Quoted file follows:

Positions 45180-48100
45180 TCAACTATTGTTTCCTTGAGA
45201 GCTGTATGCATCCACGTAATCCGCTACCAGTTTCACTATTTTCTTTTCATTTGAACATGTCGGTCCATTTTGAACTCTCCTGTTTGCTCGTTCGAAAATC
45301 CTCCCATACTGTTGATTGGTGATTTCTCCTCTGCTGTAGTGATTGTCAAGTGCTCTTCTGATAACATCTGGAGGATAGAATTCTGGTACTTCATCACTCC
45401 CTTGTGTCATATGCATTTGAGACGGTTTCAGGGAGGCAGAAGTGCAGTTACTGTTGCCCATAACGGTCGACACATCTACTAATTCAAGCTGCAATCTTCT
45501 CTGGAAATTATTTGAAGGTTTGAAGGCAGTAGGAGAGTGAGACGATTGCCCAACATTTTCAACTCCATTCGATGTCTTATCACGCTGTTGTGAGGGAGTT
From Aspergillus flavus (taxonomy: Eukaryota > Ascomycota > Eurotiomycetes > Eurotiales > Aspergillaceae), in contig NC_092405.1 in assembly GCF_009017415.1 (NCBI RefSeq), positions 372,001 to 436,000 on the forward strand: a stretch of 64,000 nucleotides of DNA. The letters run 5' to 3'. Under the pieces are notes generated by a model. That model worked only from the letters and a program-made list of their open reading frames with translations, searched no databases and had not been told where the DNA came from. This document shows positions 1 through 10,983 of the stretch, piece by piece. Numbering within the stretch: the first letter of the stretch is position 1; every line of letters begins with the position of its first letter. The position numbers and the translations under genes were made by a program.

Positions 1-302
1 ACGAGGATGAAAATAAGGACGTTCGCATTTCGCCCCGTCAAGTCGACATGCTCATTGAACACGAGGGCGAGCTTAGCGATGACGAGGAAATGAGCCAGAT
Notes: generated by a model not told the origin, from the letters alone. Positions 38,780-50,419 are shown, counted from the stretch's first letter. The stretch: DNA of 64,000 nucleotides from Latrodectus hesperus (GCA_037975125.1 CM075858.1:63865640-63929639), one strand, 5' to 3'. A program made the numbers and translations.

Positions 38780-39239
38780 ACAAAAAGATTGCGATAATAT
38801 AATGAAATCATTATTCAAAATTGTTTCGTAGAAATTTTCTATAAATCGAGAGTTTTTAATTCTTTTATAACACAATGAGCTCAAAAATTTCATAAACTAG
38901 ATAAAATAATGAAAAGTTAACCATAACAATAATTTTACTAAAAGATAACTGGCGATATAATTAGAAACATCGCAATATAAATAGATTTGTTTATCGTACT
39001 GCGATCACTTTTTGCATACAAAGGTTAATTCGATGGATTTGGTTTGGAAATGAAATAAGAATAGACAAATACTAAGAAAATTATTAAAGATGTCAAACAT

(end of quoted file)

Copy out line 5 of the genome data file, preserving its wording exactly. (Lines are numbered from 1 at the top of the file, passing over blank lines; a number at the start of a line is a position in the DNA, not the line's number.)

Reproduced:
45401 CTTGTGTCATATGCATTTGAGACGGTTTCAGGGAGGCAGAAGTGCAGTTACTGTTGCCCATAACGGTCGACACATCTACTAATTCAAGCTGCAATCTTCT